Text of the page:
By Charlotte Young
There was a time when black Americans jumped at the opportunity to settle in Detroit, but that was almost a century ago. The city, which once boasted a thriving auto industry, is now devastated by its collapse. A census data report Tuesday revealed Detroit’s population has plummeted 25 percent over the past decade.
According to The New York Times, more people have left Detroit (237,500) than New Orleans after Hurricane Katrina (140,000). It is now smaller than Austin, Texas and Charlotte, NC.
At one point, 83 percent of Detroit’s population was black. Brookings Institution demographer William Frey says that the city lost 185,393 black residents in the last decade. He attributes the cause to the large amount of housing foreclosures in the city. Many blacks have moved to neighboring suburbs, but neighboring suburbs have also faced population losses.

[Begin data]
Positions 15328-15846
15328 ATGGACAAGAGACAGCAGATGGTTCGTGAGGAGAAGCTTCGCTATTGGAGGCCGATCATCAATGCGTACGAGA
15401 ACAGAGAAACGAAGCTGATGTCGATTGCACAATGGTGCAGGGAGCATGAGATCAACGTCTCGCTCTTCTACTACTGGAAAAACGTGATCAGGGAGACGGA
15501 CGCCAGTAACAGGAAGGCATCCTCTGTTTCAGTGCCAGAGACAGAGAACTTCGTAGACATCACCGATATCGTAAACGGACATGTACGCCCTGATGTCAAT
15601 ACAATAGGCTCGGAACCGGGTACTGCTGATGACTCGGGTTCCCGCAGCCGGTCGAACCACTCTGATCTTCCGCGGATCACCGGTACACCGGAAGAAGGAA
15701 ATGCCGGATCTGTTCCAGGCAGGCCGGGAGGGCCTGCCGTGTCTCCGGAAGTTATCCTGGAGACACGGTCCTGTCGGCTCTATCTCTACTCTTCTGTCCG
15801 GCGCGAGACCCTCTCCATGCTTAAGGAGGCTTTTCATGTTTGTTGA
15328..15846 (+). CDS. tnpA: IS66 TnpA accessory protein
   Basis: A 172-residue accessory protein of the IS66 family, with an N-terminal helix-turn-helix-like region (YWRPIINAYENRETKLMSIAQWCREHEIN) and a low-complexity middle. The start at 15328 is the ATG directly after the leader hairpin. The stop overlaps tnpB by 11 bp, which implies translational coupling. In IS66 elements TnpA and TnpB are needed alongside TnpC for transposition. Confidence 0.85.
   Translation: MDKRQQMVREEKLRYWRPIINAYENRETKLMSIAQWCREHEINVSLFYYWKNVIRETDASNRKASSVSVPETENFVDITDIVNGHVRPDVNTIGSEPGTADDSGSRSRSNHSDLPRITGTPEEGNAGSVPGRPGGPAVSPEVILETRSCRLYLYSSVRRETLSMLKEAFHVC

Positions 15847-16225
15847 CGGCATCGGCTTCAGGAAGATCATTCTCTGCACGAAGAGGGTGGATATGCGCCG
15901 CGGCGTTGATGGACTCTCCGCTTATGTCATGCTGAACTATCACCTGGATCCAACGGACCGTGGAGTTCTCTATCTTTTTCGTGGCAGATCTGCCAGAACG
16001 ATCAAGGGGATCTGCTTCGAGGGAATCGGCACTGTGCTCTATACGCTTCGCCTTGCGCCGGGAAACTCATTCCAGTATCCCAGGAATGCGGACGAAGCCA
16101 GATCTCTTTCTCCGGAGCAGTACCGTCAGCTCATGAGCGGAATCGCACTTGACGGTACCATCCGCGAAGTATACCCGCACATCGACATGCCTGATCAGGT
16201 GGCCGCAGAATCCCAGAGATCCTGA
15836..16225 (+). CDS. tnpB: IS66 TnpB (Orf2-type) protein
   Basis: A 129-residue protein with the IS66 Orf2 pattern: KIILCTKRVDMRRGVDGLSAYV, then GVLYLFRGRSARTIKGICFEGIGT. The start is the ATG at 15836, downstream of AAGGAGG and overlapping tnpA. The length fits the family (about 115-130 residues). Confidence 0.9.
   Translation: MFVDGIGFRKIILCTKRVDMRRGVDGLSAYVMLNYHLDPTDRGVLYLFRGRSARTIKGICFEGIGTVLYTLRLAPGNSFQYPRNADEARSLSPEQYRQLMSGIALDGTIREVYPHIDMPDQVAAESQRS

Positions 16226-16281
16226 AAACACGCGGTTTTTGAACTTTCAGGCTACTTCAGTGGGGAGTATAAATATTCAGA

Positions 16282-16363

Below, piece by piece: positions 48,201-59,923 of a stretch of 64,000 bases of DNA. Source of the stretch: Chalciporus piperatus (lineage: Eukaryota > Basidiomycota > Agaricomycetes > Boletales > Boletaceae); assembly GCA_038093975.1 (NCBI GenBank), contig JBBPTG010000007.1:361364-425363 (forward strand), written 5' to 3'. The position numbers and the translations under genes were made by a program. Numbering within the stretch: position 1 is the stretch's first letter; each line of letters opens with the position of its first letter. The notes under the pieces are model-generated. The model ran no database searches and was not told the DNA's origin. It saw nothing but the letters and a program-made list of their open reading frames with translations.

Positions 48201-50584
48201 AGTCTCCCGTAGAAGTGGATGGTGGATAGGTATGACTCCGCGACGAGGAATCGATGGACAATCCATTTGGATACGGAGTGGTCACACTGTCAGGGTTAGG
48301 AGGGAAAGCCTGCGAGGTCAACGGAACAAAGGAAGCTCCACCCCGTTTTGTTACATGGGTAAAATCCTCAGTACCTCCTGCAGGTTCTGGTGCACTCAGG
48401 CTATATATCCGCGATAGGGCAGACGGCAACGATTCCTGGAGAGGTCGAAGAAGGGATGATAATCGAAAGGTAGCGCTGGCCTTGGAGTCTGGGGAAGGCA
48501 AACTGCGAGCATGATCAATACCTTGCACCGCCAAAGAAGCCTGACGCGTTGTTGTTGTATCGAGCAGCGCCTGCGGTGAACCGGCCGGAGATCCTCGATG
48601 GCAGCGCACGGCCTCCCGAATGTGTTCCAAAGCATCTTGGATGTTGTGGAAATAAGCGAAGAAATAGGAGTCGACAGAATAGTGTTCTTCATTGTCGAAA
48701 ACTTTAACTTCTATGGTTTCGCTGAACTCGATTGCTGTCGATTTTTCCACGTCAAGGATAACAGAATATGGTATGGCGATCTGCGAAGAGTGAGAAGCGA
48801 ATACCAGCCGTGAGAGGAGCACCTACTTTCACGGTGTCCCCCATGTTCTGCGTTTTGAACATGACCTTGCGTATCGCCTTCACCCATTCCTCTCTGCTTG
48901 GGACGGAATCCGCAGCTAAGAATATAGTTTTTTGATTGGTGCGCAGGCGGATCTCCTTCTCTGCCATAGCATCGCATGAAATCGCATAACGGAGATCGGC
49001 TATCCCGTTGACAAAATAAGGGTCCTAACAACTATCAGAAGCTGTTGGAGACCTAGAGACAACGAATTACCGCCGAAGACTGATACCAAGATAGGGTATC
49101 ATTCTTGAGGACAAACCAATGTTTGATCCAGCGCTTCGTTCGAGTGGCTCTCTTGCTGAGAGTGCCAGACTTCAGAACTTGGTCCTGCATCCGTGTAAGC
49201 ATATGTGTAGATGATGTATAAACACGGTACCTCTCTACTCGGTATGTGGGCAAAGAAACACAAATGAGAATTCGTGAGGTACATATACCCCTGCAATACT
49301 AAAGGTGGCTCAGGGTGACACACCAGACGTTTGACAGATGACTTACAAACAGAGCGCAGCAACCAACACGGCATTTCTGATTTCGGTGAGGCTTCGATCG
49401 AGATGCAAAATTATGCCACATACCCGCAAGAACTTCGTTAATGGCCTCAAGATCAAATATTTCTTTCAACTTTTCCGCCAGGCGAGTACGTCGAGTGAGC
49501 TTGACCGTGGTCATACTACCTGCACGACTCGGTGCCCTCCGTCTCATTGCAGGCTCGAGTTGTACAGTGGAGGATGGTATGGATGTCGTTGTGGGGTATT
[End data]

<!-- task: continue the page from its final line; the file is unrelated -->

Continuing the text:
L. Brooks Patterson, the country executive of nearby Oakland Country, said that, “Detroit’s tax base is eroding, its citizens are fleeing and its school system is in the hands of a financial manager.”
One resident, Samantha Howell, noted that now the “city feels empty physically, empty of people, empty of ambition, drive.”
This drop in population makes Detroit the only city in the US which has seen both a population rise and fall by one million residents.
The census is a blow to those who were attempting to lure potential investors and prepare Detroit for a comeback. City officials plan to contest the census report, believing it most likely, “missed tens of thousands of residents.”